Feeds

Did a date calculation bug just cost hard-up Co-op Bank £110m?

And just when Brit banking org needs £400m to stay afloat

Security for virtualized datacentres

A programming blunder appears to have landed the cash-strapped Co-op Bank an unexpected bill for £110m.

In its financial report [PDF] for 2013, which last week revealed a £1.3bn loss, the bank said it had to stump up nine-figure "costs relating to breaches of the Consumer Credit Act".

Specifically, the scandal-hit bank noted: "Interest refunds relating to technical compliance with the Consumer Credit Act have also been provided for (£110m)."

The bank did not explain exactly how it fell foul of the law, but with a little digging, we uncovered this Grocer report from March: it claims that loan statements to a group of customers were sent out late – specifically, 368 days after the previous annual statements rather than the 365 days specified by the Consumer Credit Act.

That gaffe meant the bank had to pay back all the interest on that batch of loans as a result of not following the letter of the law.

The three-day delay in sending out the statements was allegedly the fault of a software developer who got his or her sums wrong, according to the Grocer. The bank did not comment when asked by The Reg to confirm whether or not a coding error had led to the cock-up.

Following the publication of its full-year report, it's feared the Co-op Bank could go bust within months if it does not raise £400m to shore up its finances. ®

Choosing a cloud hosting partner with confidence

More from The Register

next story
Phones 4u slips into administration after EE cuts ties with Brit mobe retailer
More than 5,500 jobs could be axed if rescue mission fails
Driving with an Apple Watch could land you with a £100 FINE
Bad news for tech-addicted fanbois behind the wheel
Phones 4u website DIES as wounded mobe retailer struggles to stay above water
Founder blames 'ruthless network partners' for implosion
Sony says year's losses will be FOUR TIMES DEEPER than thought
Losses of more than $2 BILLION loom over troubled Japanese corp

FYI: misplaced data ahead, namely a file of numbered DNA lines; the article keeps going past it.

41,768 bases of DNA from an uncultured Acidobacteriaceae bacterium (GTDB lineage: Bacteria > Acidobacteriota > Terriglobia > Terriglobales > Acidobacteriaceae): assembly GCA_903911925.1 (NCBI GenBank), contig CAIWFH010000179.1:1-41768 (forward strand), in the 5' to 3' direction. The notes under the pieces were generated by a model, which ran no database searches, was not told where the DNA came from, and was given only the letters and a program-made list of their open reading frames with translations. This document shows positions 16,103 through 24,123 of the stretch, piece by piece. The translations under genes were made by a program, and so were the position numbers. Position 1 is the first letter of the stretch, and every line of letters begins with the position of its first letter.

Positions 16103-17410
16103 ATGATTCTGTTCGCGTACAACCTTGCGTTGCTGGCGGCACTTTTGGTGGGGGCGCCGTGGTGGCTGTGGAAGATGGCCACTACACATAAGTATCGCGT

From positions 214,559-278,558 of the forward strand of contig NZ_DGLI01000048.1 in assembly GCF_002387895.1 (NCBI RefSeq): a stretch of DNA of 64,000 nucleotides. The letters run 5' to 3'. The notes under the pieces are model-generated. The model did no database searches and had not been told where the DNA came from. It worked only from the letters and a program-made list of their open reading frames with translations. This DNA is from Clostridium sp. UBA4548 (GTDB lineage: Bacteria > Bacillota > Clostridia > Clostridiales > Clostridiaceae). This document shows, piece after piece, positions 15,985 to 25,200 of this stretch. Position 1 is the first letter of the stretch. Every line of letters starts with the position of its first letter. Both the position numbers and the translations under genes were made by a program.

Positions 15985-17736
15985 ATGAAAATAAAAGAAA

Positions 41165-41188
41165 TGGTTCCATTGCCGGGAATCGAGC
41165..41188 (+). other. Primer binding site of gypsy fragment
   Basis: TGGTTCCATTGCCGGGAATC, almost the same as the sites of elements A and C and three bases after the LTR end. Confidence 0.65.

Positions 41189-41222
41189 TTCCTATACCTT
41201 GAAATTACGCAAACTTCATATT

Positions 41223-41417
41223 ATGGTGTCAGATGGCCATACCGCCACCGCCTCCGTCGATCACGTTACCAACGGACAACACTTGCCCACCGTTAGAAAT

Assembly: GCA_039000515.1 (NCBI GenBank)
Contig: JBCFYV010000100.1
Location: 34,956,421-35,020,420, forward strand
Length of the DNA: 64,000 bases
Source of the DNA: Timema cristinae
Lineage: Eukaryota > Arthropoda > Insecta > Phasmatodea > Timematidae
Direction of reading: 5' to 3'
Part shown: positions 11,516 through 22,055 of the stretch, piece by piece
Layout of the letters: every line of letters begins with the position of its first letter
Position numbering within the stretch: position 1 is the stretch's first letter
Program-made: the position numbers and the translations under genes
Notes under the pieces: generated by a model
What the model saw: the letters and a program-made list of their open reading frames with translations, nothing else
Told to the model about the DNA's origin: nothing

Radio hams can encrypt, in emergencies, says Ofcom
Consultation promises new spectrum and hints at relaxed licence conditions
Why Oracle CEO Larry Ellison had to go ... Except he hasn't
Silicon Valley's veteran seadog in piratical Putin impression
Big Content Australia just blew a big hole in its credibility
AHEDA's research on average content prices did not expose methodology, so appears less than rigourous
Bono: Apple will sort out monetising music where the labels failed
Remastered so hard it would be difficult or impossible to master it again
prev story

Whitepapers

Secure remote control for conventional and virtual desktops
Balancing user privacy and privileged access, in accordance with compliance frameworks and legislation. Evaluating any potential remote control choice.
WIN a very cool portable ZX Spectrum
Win a one-off portable Spectrum built by legendary hardware hacker Ben Heck
Storage capacity and performance optimization at Mizuno USA
Mizuno USA turn to Tegile storage technology to solve both their SAN and backup issues.
High Performance for All
While HPC is not new, it has traditionally been seen as a specialist area – is it now geared up to meet more mainstream requirements?
The next step in data security
With recent increased privacy concerns and computers becoming more powerful, the chance of hackers being able to crack smaller-sized RSA keys increases.